Sunday, December 10, 2017

Fall into Love: Sherri Stewart's story

A Different Kind of Handsome
A Fall into Love story by Sherri Stewart

As I reflected on one of the lessons my main character, Nicole, deals with in my book Très Chic, I realized that some of my other books feature the same lesson. Simply put, Nicole, a flight attendant, judges a man based on outward appearance. How superficial, I thought. Don’t most people overcome that in their teenage years?

In Très Chic, Nicole is set up on a date with a scruffy-looking guy with bloodshot eyes. They enjoy a wonderful evening, but Nicole has planned her future around a debonair passenger who flies first class every Monday on her New York-to-Paris flight. Patrick—she knows his name because she checked the manifest—hasn’t given her a second glance, but she doesn’t give up and even enlists Scruffy-Guy’s help.

In two other books, the female characters make assumptions about the male leads based on their outward appearances. Of course, looks are deceiving, and the men’s inner strength, compassion, and convictions win the women over. Nothing original here. Turn on any Hallmark movie, lower the volume, and just by looking at the male characters, you can predict that the guy with stubble growing on his face will be the hero of the story, while the man in the Brook Brothers suit will make an involuntary exit.

So why did I choose that lesson? I didn’t; it chose me because I’ve had to deal with judging others on outward appearances. I’m a starer. You won’t find that word in the dictionary, but it describes a person who, like me, watches people. For some reason, starers believe that others won’t notice that they’re staring at them. But sometimes, they do. Then we starers glance away and look for the nearest exit. I’ve read that writers are great observers of life around them. I like that—it puts a better spin on the act of staring.

I married a scruffy-looking guy. We met in a diner. I taught French in a high school full time during the day but couldn’t make ends meet without working a night job. The first time I saw him I wasn’t impressed. He sat on a stool at the counter and showed me how to make a proper cup of tea. Not the kind where you float a teabag in a cup of hot water, but the kind where you steep the tea in a pot. He worked for a hockey team. I wasn’t impressed. I’d never liked hockey. But then he asked me out, but not only that, he told me I could pick any restaurant. I was in Hog Heaven. Imagine choosing a restaurant in Atlanta, Georgia, when your diet consists of different flavors of Ramen Noodles. Bill Gates and Apple hadn’t been born yet, so I conferred with friends, students, faculty members, and finally chose Anthony’s—an Antebellum restaurant—très chic! Two years later, we had our wedding reception there.

It takes time to fall for a scruffy-looking guy. His clothes needed pressing and his car smelled like a locker room. It came by the smell honestly—the backseat was full of hockey skates. But I noticed things about him—the way he searched for a watering can for a Russian defenseman who was having trouble growing a houseplant. Or the way he always brought me back a candy bar or a keychain from whatever city they were playing in.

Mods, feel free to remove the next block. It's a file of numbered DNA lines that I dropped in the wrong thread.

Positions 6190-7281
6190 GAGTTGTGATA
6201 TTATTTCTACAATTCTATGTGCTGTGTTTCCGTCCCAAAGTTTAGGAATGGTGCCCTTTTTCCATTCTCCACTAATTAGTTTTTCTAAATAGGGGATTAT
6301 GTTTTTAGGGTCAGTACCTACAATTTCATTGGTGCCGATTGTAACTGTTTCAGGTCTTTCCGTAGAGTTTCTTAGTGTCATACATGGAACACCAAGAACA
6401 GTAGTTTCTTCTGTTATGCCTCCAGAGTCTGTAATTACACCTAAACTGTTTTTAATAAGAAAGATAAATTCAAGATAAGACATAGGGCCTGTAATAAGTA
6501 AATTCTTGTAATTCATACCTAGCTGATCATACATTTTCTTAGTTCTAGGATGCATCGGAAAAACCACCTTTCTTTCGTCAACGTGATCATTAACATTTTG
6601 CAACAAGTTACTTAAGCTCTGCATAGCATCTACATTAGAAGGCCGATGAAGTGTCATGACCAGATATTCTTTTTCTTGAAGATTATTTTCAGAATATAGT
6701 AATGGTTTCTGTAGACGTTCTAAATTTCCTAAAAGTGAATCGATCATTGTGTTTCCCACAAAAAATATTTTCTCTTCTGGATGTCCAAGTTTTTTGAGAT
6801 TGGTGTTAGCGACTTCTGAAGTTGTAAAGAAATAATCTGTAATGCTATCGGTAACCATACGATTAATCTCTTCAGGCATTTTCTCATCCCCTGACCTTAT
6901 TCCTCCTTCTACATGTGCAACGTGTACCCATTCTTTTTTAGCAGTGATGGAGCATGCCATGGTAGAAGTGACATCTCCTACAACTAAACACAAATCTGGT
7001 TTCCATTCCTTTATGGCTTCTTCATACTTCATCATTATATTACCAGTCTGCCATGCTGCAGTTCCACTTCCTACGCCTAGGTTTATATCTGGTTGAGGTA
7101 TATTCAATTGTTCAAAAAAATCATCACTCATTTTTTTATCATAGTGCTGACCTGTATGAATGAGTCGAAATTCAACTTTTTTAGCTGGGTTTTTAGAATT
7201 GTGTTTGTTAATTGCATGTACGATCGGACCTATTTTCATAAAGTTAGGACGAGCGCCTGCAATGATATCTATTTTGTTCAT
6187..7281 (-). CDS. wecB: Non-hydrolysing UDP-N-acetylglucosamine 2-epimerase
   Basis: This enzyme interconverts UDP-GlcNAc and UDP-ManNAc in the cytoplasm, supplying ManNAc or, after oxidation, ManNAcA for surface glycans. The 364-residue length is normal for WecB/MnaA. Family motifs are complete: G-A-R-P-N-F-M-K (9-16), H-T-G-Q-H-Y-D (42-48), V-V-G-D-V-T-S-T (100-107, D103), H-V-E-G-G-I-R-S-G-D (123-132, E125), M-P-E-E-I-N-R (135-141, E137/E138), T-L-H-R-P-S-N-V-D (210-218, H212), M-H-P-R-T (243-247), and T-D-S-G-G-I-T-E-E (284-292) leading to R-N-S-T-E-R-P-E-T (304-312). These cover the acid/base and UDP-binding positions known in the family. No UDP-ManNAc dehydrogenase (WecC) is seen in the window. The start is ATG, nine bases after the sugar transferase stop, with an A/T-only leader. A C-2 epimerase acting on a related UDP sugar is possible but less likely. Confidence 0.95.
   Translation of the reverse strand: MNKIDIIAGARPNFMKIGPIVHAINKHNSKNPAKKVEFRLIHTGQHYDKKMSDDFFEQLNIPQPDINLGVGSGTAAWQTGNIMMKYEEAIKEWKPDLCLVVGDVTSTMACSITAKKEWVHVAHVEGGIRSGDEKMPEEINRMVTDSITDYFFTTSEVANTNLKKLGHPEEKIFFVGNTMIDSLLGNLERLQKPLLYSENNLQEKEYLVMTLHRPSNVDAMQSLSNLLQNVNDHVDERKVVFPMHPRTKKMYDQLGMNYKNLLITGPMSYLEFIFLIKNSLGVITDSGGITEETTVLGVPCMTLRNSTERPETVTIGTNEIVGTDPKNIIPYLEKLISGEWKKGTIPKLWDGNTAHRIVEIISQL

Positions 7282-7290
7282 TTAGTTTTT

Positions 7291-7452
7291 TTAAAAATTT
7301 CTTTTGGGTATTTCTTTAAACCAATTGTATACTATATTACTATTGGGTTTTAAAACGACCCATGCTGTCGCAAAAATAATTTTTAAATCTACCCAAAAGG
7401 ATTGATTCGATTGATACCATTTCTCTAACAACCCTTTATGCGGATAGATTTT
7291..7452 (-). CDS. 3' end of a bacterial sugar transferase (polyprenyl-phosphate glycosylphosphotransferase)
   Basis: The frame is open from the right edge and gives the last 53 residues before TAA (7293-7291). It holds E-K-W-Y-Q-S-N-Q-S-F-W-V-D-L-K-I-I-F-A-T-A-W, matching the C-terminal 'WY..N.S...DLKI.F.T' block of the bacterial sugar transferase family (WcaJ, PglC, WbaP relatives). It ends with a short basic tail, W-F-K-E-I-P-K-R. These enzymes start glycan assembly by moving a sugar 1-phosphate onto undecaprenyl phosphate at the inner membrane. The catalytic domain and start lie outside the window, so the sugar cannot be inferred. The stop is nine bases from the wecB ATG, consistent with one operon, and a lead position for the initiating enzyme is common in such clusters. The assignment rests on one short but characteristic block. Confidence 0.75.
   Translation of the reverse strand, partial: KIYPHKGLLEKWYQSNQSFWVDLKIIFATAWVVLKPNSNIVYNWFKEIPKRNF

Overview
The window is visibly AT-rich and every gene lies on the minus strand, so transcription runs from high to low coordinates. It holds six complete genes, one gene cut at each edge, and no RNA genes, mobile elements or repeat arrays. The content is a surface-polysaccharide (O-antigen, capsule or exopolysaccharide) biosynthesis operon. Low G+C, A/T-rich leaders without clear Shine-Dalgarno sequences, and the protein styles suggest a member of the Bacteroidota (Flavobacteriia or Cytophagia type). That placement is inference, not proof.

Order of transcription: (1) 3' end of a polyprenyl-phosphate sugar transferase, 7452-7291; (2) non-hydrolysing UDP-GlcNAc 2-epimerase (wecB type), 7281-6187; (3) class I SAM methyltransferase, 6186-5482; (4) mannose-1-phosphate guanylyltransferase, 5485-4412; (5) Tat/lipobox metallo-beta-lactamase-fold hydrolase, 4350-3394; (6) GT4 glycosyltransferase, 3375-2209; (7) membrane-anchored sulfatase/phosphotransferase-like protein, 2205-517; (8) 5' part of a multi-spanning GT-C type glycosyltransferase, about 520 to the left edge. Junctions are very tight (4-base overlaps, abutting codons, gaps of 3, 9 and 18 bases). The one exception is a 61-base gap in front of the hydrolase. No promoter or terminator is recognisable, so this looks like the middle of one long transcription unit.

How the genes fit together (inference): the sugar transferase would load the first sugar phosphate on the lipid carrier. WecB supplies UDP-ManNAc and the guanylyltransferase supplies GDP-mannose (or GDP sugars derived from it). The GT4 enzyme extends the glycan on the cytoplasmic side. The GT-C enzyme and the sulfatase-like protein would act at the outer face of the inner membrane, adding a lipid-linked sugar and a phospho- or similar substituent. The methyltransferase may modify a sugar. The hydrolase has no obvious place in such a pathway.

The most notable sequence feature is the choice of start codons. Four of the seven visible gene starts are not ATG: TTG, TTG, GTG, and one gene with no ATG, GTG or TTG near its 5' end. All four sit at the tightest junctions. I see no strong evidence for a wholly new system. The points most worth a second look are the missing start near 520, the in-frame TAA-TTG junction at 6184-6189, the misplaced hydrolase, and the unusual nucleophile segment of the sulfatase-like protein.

I learned to love hockey—I’ve been to over a thousand games—and we’ve been married for forty years. He still doesn’t care about a crease in his pants, and he leaves crumbs on the table, but my husband is a kind, thoughtful, sensitive, trustworthy, gentle, loving man.

Appearance can get in the way of sound judgment. In I Samuel 16:7, God warned Samuel about Saul. “Do not consider his appearance or his height, for I have rejected him. The Lord does not look at the things people look at. People look at the outward appearance, but the Lord looks at the heart.” I’m so glad I wasn’t deceived by the polished, debonair Patricks of my youth, but gave the scruffy guy a second glance.

Author Bio: 

Sherri Stewart loves a good suspense novel. She started writing almost seven years ago and hasn’t stopped. Her careers as teacher, principal, lawyer, and flight attendant have allowed her to draw on personal experiences. 

Her membership in Word Weavers, American Christian Fiction Writers, and The Christian Pen have helped her hone her skills.

She lives in Orlando with husband Bobby, son Joshua, and dog Lily. When not writing or editing, she likes to walk and swim. 

But her favorite thing is traveling to places to research her books. Her first novel won a Word Weavers award for suspense novel, and three others have won Tapestry awards. You can reach her at She’d love to have you join her shortlist.

Book Blurb for 
Très ChicNicole has her eye on Patrick Duryea, the passenger in 3B on her weekly New York-to-Paris flights. He doesn’t know it yet, but she’s going to marry him someday. That is, if he can satisfy the requirements on her list of ten attributes of a perfect husband.  

The other man in her life, her friend Sal, whom she met on a blind date, sets out to prove that lists don’t work when it comes to love, and he’s willing to help her win over the elusive passenger to prove his point. 

When push comes to shove onto a New York street, will Nicole’s list fail or prevail?

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1 comment:

  1. Unfortunately, I have misjudged someone by their clothes. They ended up being quite an entrepreneur, and smart in controlling their money. They had no debt, even though they weren't dressed like it, and they owned several properties. They also had one of the biggest hearts, as well as being a wonderful evangelist and leading many to Christ. BTW, I love to people-watch, and wonder what they are doing and where they are going.


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